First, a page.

Afghan Women Discouraged From Voting

PESHAWAR, Pakistan – "We are trying our level best to educate Afghan women on the election process. But their men seem determined to prevent them from voting on election day," says electoral officer Shahla Ghaffar Khan.

"Many women are also reluctant to register as voters because they are forbidden by their husbands or male elders in their families," adds Khan.

Khan was helping Afghan refugee women in this border city register for Saturday’s presidential election in Afghanistan in an extended four-day registration drive in Pakistan.

According to the United Nations, Afghan refugees living in Pakistan and Iran could make up a significant 10 percent of the total vote for the presidential election.

Afghan refugees first fled to Pakistan in 1978, after a communist government seized power in Kabul. The influx mushroomed after the then Soviet Union occupied Afghanistan in December 1979, growing to more than four million in the 1980s.

In the mid-1990s, the radical Islamist Taliban faction seized control over southern Afghanistan and Kabul. Taliban offensives in northern Afghanistan in the late 1990s sent hundreds of thousands of new refugees into Pakistan and Iran and displaced large numbers of people within Afghanistan.

According to the International Organization of Migration (IOM) the drive was extended to include Monday because of voter "enthusiasm." About 1,670 registration centers, which will also serve as polling stations, have been set up in western Pakistan.

Stuart Poucher, regional head of the IOM, after the end of the four-day registration campaign told reporters here that a total of 650,000 Afghan refugees had been enrolled against the estimated 800,000.

On Sunday afternoon, Poucher had announced at a press conference that 320,000 voters, of which 25 percent were women, had been registered by the IOM.

Parveen Basheeri, who teaches at a local school here, however, paints a different picture.

"Many of the Afghan women here, though they have registered with the IOM, still don’t really know what the election is all about – let alone knowing how to cast their ballot," she tells IPS.

She accuses the male-dominated political parties of the presidential candidates of ignoring Afghan women voters in Pakistan. "It is the responsibility of the people tasked with the election campaign to impart the know-how to people regarding the casting of ballots but they’ve failed."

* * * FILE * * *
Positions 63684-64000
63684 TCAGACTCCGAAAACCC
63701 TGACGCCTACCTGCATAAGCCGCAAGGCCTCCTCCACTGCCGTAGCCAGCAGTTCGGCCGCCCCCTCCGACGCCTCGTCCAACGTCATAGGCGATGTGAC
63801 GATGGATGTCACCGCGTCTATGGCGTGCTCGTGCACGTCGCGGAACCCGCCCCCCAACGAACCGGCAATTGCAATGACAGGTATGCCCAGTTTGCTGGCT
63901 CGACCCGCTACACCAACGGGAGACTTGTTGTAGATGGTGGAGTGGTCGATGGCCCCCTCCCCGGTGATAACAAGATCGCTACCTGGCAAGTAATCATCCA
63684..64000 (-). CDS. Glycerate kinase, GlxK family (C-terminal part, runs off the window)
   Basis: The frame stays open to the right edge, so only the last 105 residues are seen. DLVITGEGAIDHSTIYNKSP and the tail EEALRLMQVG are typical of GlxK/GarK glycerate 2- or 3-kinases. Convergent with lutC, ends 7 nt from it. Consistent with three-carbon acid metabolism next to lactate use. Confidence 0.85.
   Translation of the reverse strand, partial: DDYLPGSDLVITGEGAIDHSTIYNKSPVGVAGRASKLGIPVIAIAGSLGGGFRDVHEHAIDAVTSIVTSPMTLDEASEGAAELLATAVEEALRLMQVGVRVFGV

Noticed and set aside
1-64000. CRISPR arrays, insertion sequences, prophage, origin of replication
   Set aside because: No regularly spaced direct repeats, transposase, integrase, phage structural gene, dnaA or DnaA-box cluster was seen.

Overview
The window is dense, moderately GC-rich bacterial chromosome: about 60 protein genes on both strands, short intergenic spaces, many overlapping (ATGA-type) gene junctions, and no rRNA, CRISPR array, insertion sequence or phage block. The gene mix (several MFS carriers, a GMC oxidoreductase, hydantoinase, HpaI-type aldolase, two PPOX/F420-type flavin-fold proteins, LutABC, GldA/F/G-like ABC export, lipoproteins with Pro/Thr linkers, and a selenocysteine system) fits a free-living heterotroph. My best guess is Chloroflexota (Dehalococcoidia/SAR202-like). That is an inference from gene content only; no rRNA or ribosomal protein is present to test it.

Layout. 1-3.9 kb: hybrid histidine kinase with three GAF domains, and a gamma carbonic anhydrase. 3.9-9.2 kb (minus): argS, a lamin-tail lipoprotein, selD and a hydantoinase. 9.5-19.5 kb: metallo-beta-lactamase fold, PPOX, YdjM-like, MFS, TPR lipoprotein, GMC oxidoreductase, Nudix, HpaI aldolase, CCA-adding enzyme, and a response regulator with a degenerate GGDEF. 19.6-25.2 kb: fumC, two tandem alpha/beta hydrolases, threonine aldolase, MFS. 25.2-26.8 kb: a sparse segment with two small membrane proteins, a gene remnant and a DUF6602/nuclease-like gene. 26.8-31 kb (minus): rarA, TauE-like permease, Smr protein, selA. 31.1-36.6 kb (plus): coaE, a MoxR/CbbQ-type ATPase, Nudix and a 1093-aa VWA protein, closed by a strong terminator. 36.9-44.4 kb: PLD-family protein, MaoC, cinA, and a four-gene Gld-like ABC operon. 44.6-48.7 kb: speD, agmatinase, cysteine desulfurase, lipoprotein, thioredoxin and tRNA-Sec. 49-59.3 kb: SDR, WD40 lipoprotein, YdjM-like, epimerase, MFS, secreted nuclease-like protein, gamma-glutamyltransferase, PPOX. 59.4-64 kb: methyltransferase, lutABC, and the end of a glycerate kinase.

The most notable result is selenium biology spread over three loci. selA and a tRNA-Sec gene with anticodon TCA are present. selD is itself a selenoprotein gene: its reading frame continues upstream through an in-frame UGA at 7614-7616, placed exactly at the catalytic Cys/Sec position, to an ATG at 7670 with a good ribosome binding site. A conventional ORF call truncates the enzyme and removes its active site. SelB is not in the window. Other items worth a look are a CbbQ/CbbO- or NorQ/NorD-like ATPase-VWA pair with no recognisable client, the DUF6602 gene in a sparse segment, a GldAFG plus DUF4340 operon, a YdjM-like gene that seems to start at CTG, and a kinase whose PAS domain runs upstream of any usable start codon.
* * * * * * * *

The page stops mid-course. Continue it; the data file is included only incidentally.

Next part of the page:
"Even [President] Hamid Karzai, who she said was immensely popular among the refugees living in Peshawar, had no voter education programs for women," reveals Basheeri.

U.S.-backed interim President Hamid Karzai is widely expected to defeat 17 challengers for a five-year term as the country’s first popularly elected leader.

A recent survey by the Asia Foundation, a U.S.-based development agency, found that 87 percent of Afghans said that women would need to get permission from their husband or the head of the family to vote.

Eighteen percent of men surveyed said they would not let their wives vote at all, and in the south of Afghanistan, almost one out of every four men surveyed felt this way.

One women’s rights activist told Asia Foundation: "Only a few women will be able to exercise their own choice, the educated ones. [Most women say] we should obey our husbands, and if we go against them, it will be a sin."

Another election worker, quoted in the report, said she knew women who would not be able to vote because their families will not allow them. She said: "Some of the women said to the [election] workers, ‘You gave us cards, but we are not sure if our families will let us go.’"

According to Human Rights Watch, an important sign of progress for Afghanistan has been the large numbers of women registered to vote in many parts of the country.

But the U.S.-based human rights group warned in a report released Tuesday that widespread intimidation of women and general insecurity threaten women’s right to vote freely in the Oct. 9 presidential elections, stand for political office and fully participate in public life.

The 39-page report, "Between Hope and Fear: Intimidation and Threats Against Women in Public Life in Afghanistan," details how warlord factions, the Taliban and various insurgent groups attack and harass women government officials, election workers, journalists and women’s rights activists.

A pervasive atmosphere of fear persists for women involved in politics and women’s rights in Afghanistan, despite significant improvements in women’s lives since the fall of the Taliban in late 2001, said Human Rights Watch in a statement.

A women’s rights activist threatened in a northern province told Human Rights Watch: "They called me on my mobile, saying, ‘You are doing things you should not. We will kill you as an example to other women.’"

"Many Afghan women risk their safety if they participate in public life," said LaShawn R. Jefferson, executive director of the Women’s Rights Division of Human Rights Watch in the statement.

"Since the ousting of the Taliban, women’s lives in Afghanistan have undoubtedly improved," said Jefferson. "But now it’s the warlords who are actively trying to keep women from exercising their rights."

Baseera, a 25-year-old Afghan refugee woman in Kacha Garhi camp near here, tells IPS she wants to vote, though she thinks her ballot would make little difference in the larger scheme of things in her homeland.

Like many Afghan refugees in Pakistan, she is a Pashtun and can relate to presidential favorite Karzai – who is also from the same tribe.

"We do not know any other candidate except Hamid Karzai. He is the only ray of hope for the war-battered Afghans. Only, he can restore the much-awaited peace and tranquillity back home in Afghanistan," says Baseera.